3. Add the flour mix to the first bowl and mix using one hand until a dough forms. This takes only a couple of minutes. It’s a good idea to use only one hand, leaving the other one clean for using utensils. Use a plastic dough scraper around the bowl to make sure all the flour is mixed in. Cover the bowl with a shower cap or damp dish towel and let it rest.
4. After five to 10 minutes, give the dough a fold in the bowl. Use slightly wet hands to prevent the dough sticking to them. Pull a section of the dough out to the side and fold it into the middle of the ball. Repeat this going around the ball of dough until you get back to the beginning (four or five folds). Use the scraper to turn the dough upside down, cover the bowl, and leave for another five to ten minutes. Repeat this two times. For the third and final fold, add the drained sauerkraut to the dough and fold well so that it is evenly distributed throughout. After the final fold, cover the bowl again and let rest for one hour.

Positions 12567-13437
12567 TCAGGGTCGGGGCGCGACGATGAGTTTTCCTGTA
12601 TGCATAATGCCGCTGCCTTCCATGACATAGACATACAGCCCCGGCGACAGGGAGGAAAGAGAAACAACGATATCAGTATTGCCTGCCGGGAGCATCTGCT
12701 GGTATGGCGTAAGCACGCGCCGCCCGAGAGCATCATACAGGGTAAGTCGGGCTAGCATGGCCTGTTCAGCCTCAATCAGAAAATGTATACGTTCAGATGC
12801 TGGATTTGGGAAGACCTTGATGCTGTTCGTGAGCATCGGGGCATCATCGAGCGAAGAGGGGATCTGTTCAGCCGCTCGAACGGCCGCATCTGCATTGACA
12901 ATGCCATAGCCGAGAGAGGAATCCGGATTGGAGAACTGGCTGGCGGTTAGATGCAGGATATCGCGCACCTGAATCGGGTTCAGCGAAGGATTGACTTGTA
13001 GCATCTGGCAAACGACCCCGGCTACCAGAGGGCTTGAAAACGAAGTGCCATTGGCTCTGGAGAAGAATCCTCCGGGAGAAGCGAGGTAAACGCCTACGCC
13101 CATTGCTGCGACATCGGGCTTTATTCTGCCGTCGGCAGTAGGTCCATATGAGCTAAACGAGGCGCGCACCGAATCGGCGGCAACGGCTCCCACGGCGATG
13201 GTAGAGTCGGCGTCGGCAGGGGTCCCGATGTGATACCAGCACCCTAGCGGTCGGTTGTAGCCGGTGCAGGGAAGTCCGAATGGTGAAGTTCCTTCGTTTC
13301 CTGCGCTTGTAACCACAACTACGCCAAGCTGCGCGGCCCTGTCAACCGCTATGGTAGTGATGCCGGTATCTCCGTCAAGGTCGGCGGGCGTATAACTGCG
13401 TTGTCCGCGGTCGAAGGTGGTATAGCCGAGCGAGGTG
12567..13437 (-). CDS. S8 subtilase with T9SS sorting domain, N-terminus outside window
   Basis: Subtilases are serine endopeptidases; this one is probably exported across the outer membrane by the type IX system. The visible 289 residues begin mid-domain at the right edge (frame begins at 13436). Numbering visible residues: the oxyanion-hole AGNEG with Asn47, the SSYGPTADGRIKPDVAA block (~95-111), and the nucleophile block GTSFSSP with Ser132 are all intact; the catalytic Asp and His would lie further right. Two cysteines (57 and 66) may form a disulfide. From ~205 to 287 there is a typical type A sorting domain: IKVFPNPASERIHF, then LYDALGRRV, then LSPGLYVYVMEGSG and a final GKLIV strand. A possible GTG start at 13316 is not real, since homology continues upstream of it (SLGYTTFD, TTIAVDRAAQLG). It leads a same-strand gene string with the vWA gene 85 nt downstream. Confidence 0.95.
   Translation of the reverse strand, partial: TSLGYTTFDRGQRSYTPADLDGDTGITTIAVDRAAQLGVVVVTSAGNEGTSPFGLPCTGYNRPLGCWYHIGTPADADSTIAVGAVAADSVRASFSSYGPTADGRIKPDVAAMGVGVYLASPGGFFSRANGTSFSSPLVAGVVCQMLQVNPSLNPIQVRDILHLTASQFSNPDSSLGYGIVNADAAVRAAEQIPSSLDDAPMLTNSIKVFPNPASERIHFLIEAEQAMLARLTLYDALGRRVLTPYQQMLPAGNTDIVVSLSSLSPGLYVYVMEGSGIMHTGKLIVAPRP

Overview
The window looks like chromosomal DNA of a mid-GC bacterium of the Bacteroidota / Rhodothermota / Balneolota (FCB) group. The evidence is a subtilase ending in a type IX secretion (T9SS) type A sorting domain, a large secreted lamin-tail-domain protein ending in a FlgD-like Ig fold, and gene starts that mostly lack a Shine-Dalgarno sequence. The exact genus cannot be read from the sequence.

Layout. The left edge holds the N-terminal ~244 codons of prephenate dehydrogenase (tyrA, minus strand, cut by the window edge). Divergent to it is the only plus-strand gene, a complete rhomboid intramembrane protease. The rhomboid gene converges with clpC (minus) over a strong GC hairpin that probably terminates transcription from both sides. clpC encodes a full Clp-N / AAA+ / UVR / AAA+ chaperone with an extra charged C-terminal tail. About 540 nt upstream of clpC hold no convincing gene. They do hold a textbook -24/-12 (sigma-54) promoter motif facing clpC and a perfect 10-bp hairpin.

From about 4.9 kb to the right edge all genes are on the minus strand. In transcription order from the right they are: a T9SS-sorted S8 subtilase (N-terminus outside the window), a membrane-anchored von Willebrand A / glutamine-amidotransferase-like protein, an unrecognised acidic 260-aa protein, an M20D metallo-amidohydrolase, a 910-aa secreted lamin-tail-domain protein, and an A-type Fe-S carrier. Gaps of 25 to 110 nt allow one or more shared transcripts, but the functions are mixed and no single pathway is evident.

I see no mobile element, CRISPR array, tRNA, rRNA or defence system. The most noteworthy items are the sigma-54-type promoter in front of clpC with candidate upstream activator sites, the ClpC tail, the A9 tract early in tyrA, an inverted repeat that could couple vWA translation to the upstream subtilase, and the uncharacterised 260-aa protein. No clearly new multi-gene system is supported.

5. Turn the dough out of the bowl onto a lightly floured counter. Stretch out one side of the dough and fold it into the middle. Repeat this with each of the four “sides” of the dough. Put the dough back in the bowl upside down and let rest for another hour.
6. Shaping a long rustic loaf: Turn the dough out onto a lightly floured counter and stretch it out into a long, flattened oval shape, using both hands. Take one end of the dough and fold it into the middle. Repeat with the other end, so that the dough now resembles a rectangle. The two ends should overlap a little in the middle. Pull and fold the top of the rectangle in toward you so that it covers a third of the way down. Tuck the dough in with your thumbs. Repeat this until you have a sausage shape. Roll it to tighten it slightly and make the shape as even as possible.
7. Lightly flour an oval proofing basket and place the dough in it with the seam facing up and the smooth side on the bottom.